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Mary and Ursula play a game by alternately writing letters into a $9\times9$ grid. In every move, the player picks an empty square and then writes her initial letter (M or U) into it.

  • Mary has the first move.
  • The game ends once all squares have been filled.
  • When the game has ended, $N(M)$ is the number of rows and columns that contain more Ms than Us, while $N(U)$ is the number of rows and columns that contain more Us than Ms.
  • When the game has ended, Mary receives $N(M)-N(U)$ Euros from Ursula.

Question: How much money will Mary receive from (respectively, lose to) Ursula?
(As usual, we assume that Mary and Ursula both use optimal strategies.)

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    $\begingroup$ I've written an interactive version of this game, available here. Comes pre-built with AIs implementing Frodo's strategy for Mary, my strategy for Ursula, and a "pick at random" strategy for either player. I would have done Rob's too, but it's rather trickier to implement. $\endgroup$ – Kevin Feb 27 '15 at 18:55
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I don't know if this is optimal play for Mary (though I suspect it is), but she can guarantee winning 2 Euros if she initially plays at (5,5) and copies Ursula's moves by translation through (5,5). Rows 1-4,6-9 and columns 1-4,6-9 will be evenly split by the pair, row 5 and column 5 will belong to Mary because of the centre square.

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  • $\begingroup$ I haven't thought it all the way through, but I think Ursula can use a similar strategy to minimize her losses. She initially chooses a spot at random and on subsequent turns copies Mary's moves by translation through it. If the translation would go out of bounds, she treats the board as though it wraps around like a Pac Man stage. If the translation would lead to an occupied space, she picks a spot at random, although her "pivot" coordinate remains the same. $\endgroup$ – Kevin Feb 26 '15 at 21:22
  • $\begingroup$ @Kevin Won't work if Mary starts as described in the answer and then continues to mirror Ursula (as also described in this answer)? $\endgroup$ – Nit Feb 27 '15 at 0:46
  • $\begingroup$ @Nit, if by "won't work", you mean "Ursula will lose money", that's true, but her losses are minimized to no more than two Euros (against Frodo's or any other strategy that I've tried). If by "won't work" you mean "you will sometimes be unable to choose a new spot to take, even though some are still available", I don't think so - the "pick a spot at random" fallback ought to cover that. $\endgroup$ – Kevin Feb 27 '15 at 18:58
  • $\begingroup$ @Kevin What I meant is that if Mary plays as described here, Ursula will have to pick a random slot on every turn. $\endgroup$ – Nit Feb 28 '15 at 9:47
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    $\begingroup$ Maybe we're using different definitions of "translate". Suppose Mary chooses (5,5) and Ursula randomly chooses (4,5). Then Mary chooses (6,5), and Ursula non-randomly chooses (2,5). $\endgroup$ – Kevin Feb 28 '15 at 13:53
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Mary will win 2 Euros if both of them play optimally. Frodoskywalker has given a strategy that Mary can use to accomplish this.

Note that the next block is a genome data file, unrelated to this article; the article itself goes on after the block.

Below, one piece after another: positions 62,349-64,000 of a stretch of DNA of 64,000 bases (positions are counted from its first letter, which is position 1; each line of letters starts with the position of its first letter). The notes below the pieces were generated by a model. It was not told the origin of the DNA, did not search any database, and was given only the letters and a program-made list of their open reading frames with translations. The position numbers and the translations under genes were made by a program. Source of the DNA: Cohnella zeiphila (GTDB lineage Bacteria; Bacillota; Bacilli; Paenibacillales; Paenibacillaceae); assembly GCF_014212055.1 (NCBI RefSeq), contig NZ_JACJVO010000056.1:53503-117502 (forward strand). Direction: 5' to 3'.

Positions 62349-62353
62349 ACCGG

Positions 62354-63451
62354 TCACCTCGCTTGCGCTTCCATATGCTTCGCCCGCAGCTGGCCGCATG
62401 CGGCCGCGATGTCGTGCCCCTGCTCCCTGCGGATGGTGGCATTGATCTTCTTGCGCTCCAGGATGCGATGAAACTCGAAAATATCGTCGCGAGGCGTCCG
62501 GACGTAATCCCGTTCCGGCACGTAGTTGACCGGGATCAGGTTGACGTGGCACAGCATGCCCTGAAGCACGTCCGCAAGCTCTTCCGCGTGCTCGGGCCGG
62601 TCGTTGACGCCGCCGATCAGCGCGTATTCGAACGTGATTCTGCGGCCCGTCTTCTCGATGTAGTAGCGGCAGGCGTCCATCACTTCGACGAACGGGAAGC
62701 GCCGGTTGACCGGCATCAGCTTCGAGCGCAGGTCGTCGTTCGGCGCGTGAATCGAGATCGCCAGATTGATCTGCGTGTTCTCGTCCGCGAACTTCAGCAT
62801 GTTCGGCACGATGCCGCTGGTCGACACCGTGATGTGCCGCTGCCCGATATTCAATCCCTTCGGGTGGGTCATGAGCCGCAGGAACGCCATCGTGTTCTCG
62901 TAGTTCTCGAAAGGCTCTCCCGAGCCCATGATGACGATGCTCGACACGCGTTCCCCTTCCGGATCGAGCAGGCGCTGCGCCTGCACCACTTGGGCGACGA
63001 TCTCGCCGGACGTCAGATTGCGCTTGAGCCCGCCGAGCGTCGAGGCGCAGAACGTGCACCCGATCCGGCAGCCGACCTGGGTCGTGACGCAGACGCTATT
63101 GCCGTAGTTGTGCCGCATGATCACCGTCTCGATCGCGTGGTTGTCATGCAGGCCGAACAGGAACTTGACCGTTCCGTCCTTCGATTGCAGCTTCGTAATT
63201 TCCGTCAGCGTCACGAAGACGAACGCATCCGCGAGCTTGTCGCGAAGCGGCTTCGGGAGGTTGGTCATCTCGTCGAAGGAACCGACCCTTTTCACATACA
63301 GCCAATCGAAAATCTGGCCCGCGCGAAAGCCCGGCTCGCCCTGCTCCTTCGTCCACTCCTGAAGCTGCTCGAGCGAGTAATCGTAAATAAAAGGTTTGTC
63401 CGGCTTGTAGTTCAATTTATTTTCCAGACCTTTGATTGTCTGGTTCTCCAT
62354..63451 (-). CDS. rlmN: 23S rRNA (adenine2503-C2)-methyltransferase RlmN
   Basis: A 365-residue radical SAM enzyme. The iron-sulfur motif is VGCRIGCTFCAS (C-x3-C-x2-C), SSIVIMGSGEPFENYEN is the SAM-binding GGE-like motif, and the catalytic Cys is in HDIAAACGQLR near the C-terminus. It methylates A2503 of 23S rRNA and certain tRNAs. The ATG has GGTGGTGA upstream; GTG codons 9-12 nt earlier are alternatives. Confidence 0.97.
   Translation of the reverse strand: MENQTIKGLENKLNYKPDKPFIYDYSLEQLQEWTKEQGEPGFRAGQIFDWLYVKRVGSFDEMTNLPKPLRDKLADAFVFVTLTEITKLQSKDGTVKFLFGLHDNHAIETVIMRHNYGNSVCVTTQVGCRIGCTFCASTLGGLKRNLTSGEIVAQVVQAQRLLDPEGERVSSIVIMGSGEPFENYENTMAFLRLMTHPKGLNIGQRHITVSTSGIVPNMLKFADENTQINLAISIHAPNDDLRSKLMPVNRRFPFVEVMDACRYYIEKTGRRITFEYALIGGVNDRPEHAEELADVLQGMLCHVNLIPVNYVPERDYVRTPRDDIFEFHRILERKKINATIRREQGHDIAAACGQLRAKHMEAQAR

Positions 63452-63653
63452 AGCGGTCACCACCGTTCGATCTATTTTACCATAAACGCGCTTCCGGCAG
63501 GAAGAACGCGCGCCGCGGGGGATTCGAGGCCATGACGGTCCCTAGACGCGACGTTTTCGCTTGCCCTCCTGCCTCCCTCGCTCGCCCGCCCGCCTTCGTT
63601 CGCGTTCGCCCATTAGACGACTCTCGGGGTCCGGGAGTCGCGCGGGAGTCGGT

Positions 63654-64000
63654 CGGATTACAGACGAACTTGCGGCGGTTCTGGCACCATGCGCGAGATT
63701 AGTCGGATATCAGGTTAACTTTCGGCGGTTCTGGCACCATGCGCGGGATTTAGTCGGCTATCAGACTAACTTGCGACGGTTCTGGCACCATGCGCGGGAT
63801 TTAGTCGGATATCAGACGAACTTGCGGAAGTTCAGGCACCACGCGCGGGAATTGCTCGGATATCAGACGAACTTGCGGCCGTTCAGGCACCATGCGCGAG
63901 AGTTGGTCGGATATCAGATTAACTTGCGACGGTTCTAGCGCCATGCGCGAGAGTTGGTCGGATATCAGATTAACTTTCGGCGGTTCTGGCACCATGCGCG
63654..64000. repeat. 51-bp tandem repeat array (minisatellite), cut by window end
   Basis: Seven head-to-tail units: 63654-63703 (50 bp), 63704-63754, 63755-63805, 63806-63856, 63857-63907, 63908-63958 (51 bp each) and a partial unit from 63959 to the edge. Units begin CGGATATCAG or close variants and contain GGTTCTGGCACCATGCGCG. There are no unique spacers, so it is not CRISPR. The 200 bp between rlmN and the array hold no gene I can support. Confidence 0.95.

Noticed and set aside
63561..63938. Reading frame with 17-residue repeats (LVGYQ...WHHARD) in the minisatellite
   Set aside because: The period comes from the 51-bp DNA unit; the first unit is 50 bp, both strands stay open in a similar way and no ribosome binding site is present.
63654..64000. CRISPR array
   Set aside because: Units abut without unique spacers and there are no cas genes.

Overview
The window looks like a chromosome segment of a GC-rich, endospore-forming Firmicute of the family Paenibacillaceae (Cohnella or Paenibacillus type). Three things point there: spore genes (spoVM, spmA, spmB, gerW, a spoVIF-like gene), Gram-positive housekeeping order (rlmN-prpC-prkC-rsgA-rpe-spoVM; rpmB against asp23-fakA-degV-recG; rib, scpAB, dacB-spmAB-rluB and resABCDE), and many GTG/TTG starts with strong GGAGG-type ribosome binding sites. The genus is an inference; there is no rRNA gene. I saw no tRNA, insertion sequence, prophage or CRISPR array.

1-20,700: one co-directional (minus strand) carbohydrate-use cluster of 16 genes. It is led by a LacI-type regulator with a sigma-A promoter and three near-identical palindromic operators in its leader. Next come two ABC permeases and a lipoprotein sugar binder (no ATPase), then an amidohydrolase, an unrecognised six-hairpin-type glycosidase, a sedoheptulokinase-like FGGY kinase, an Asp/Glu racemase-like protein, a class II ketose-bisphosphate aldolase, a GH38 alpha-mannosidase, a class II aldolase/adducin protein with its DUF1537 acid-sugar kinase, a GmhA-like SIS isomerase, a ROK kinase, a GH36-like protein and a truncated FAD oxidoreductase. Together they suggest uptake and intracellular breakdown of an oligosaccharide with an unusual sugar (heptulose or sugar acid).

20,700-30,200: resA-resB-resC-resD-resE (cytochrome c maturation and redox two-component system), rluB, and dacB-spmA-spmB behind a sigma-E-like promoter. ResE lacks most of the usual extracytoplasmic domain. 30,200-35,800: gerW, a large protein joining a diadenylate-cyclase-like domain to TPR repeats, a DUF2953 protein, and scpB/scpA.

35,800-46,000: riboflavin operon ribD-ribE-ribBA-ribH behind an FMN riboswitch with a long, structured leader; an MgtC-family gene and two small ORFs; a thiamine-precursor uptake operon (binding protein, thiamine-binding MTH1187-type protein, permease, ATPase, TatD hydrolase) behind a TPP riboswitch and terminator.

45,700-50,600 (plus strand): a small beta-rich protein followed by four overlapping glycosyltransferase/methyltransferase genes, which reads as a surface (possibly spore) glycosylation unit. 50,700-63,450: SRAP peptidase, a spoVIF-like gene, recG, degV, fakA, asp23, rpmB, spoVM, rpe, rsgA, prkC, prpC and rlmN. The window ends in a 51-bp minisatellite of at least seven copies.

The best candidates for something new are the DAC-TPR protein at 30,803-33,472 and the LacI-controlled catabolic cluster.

Here's why this will happen:

Mary will write down 41 M's, and Ursula will write down 40 U's. By Frodoskywalker's strategy, we know Mary can win at least 2 Euros from Ursula, so Ursula will try to limit it to 2 Euros. Taking out Mary's extra letter (in the center), let's consider the rows and columns of the board in terms of $N(M)-N(U)$. For a checkerboard pattern, we get this:

   1 -1  1 -1  0 -1  1 -1  1 
 1 M  U  M  U  M  U  M  U  M
-1 U  M  U  M  U  M  U  M  U
 1 M  U  M  U  M  U  M  U  M
-1 U  M  U  M  U  M  U  M  U
 0 M  U  M  U  _  U  M  U  M
-1 U  M  U  M  U  M  U  M  U
 1 M  U  M  U  M  U  M  U  M
-1 U  M  U  M  U  M  U  M  U
 1 M  U  M  U  M  U  M  U  M

As you can see, the column numbers and the row numbers each balance out. With some slight changes:

   1 -3  1  1  0 -1  1 -1  1 
 1 U  U  M  M  M  U  M  U  M
-1 M  U  U  M  U  M  U  M  U
 1 M  U  M  U  M  U  M  U  M
-1 U  M  U  M  U  M  U  M  U
 0 M  U  M  U  _  U  M  U  M
-1 U  M  U  M  U  M  U  M  U
 1 M  U  M  U  M  U  M  U  M
-1 U  M  U  M  U  M  U  M  U
 1 M  U  M  U  M  U  M  U  M

Here Mary would win an extra 2 Euros, but you can see that the columns numbers and row numbers still sum to zero. The key to this is noticing that in the second column is extra unbalanced in Ursula's favor, leaving her fewer letters to counter Mary. With this information we can come up with a strategy for Ursula that allows her to limit Mary to 2 Euros.

When it is Ursula's turn, there will be an even number of empty squares left and she will have a choice between at least two squares. The column and row differences will each sum to 1. If possible, she will write her letter in square for which she and Mary are tied in the row and column. If that's not possible, her next option will be to write it in a square for which she and Mary are tied for the row or column and she is behind by 1 in the other. Failing that, she should choose a square for which she is behind by 1 for both the row and column. In each of these cases, after her move she will either gain a row and/or a column or tie it up in a row and/or a column.

Towards the end of the game Ursula will eventually be restricted in her options, but by then Mary will be equally restricted. For example, if the last two squares are in the same row, then even if Ursula is ahead by 1 in that row she can choose the square according to which column is better knowing that Mary will be forced to bring the score back to 1 for that row.

Proof that this strategy works will come in a little bit...

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